Forget spandex, it's saris for Bangalore joggers
Undeterred by flowing saris or tunics, modest Indian exercise enthusiasts take to a city park with gusto.
BANGALORE, INDIA — Many wear saris. Some don salwar kameezes, knee-length Indian tunics with loose pants. Others sport track pants and tees. One or two can't leave their burqas behind for religious reasons.
These women have come to a 300-acre wooded haven in the heart of congested Bangalore to walk and jog - minus any contour-hugging lycra or spandex.
The concern for modesty rubs off on men as well. They're attired mostly in baggy shorts and tees, though some wear slacks. One or two are wrapped in an Indian white dhoti, the costume favored by Gandhi.
Jogging and walking are catching on in India, but few places can match the zeal and camaraderie found in Cubbon Park. In other parts of the world, fitness is a grueling, lonely experience, with i-Pods or perhaps a personal trainer for company. But here, there's little that's personal about personal fitness. Working out is an outing - with sons, uncles, brothers, grandmothers, husbands, wives, daughters, cousins, and family relations only Indians could invent.
"Sometimes the park is so full that we walk brushing shoulder to shoulder," says Indira Shanmugam, a Cubbon Park regular for two decades.
Personal trainers seem redundant when everybody is interested in your absence yesterday and the pace of your exercise. "Why are you going so slowly?" one woman asks a man. Another comes to the sluggard's defense: "It's his second round, that's why."
Shutting oneself off with an i-Pod seems unthinkable. That might preempt possible romantic interludes, domestic exchanges, professional schmoozing, or just plain gossip.
You meet so many people here," says Mrs. Shanmugam, waving to a woman going the opposite way. "I met her here." She drops the name of an important judge: "He comes to Cubbon Park."
Shanmugam, a yoga instructor, bristles at the notion that the fitness craze was brought to India's "Silicon Valley" by Indians just returned from the US, known locally as NRIs (nonresident Indians). "The NRIs don't come here," she says. "Nor do the young professionals. They have their own gyms and lawns in their condominiums."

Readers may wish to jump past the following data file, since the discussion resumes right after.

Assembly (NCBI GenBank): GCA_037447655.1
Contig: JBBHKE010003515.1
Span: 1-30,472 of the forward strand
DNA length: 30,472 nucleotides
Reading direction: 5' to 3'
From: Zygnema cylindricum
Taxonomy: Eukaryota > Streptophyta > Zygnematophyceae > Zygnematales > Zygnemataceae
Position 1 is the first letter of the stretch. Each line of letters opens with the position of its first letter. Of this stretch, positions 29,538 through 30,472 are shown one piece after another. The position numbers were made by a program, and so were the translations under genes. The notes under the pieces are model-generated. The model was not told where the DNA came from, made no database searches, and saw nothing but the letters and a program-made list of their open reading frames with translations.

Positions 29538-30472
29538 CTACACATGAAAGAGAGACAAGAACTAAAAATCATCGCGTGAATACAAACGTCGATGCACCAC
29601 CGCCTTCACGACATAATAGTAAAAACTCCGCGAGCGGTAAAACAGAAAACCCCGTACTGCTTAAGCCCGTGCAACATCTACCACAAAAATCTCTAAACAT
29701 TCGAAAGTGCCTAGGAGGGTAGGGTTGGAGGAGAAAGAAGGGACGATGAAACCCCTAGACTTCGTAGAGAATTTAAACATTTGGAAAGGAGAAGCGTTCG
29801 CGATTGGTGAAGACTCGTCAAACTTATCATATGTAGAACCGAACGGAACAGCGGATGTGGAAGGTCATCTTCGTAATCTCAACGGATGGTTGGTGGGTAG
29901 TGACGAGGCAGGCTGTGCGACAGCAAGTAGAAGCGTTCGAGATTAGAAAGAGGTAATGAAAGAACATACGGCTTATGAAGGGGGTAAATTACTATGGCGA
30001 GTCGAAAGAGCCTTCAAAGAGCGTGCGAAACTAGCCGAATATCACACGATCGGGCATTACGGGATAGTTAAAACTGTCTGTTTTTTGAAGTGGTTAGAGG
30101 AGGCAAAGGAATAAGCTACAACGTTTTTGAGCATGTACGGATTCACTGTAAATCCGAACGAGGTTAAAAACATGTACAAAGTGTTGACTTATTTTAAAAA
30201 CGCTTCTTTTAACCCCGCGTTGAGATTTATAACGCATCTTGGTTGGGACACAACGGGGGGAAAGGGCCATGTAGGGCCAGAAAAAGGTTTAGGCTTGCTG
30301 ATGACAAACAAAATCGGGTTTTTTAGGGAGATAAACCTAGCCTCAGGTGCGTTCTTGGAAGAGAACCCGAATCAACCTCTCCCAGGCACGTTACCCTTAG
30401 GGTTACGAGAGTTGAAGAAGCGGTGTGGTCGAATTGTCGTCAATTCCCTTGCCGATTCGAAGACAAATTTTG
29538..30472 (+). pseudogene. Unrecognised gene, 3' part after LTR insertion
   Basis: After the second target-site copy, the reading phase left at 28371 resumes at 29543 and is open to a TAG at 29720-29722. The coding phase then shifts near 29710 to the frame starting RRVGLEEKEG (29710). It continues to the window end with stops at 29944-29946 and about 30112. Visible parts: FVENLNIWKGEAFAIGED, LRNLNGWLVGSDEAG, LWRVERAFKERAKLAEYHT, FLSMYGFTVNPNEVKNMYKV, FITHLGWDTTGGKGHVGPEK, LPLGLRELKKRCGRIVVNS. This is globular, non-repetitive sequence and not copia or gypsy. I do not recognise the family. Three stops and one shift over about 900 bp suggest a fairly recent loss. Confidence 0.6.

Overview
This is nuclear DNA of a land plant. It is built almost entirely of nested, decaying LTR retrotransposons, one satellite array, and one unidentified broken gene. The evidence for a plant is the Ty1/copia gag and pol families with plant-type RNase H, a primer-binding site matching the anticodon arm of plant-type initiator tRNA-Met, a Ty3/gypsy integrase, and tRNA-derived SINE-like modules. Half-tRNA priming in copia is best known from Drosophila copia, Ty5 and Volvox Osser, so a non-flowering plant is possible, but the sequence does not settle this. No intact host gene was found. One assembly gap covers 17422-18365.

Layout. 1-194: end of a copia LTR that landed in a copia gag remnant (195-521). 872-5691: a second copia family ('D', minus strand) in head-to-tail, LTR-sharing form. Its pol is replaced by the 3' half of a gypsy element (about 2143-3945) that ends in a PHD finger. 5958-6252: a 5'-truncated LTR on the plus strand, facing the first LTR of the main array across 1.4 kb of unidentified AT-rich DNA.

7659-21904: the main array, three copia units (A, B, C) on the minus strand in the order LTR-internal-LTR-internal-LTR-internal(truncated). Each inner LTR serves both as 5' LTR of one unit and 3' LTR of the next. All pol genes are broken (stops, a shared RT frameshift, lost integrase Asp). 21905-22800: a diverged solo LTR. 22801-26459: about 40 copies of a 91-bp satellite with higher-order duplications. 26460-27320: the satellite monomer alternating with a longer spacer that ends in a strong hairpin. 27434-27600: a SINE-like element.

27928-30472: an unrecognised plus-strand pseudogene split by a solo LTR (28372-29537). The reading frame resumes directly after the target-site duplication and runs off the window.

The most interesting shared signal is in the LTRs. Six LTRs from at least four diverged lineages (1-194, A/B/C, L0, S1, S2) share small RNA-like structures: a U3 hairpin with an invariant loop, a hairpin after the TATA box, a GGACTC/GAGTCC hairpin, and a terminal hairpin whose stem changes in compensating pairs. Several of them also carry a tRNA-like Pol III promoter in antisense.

Only in the past five years have gyms become a phenomenon. Now they are commonplace in middle- and upper-class areas. But the regulars of Cubbon Park were way out ahead of the craze.
Shanmugam suggests the fitness culture grew out of Bangalore's heritage as a former British cantonment. The city has always had retired military personnel living close to the 140-year-old park, which borders most of the key institutions, such as the legislative assembly building, courthouse, museum, and library. Ex-soldiers and professionals would walk over to the park to exercise.
Its roads are closed between 5 a.m. and 8 a.m. That's when joggers and walkers enjoy a space where the cool air, freshened by rain trees and jacarandas, offers a pleasant contrast to city odors.
Serious disciples fan out on the central lawn. A thirty-something group engages in the controlled movements of tai chi; a young trio does push-ups.
And then there are the women in saris. They don't jog; they just walk briskly. But in one group, the women, clad in the six yards of flowing cloth that define a sari, bravely execute jumping jacks. "Their families are conservative and won't let them wear anything else," says Shanmugam, who is in track pants. [Editor's note: The original version understated the amount of cloth used to make a sari.]
Wardrobe malfunctions seem imminent. But the ladies transcend their sartorial limitations, their tennis shoes flashing as they leap.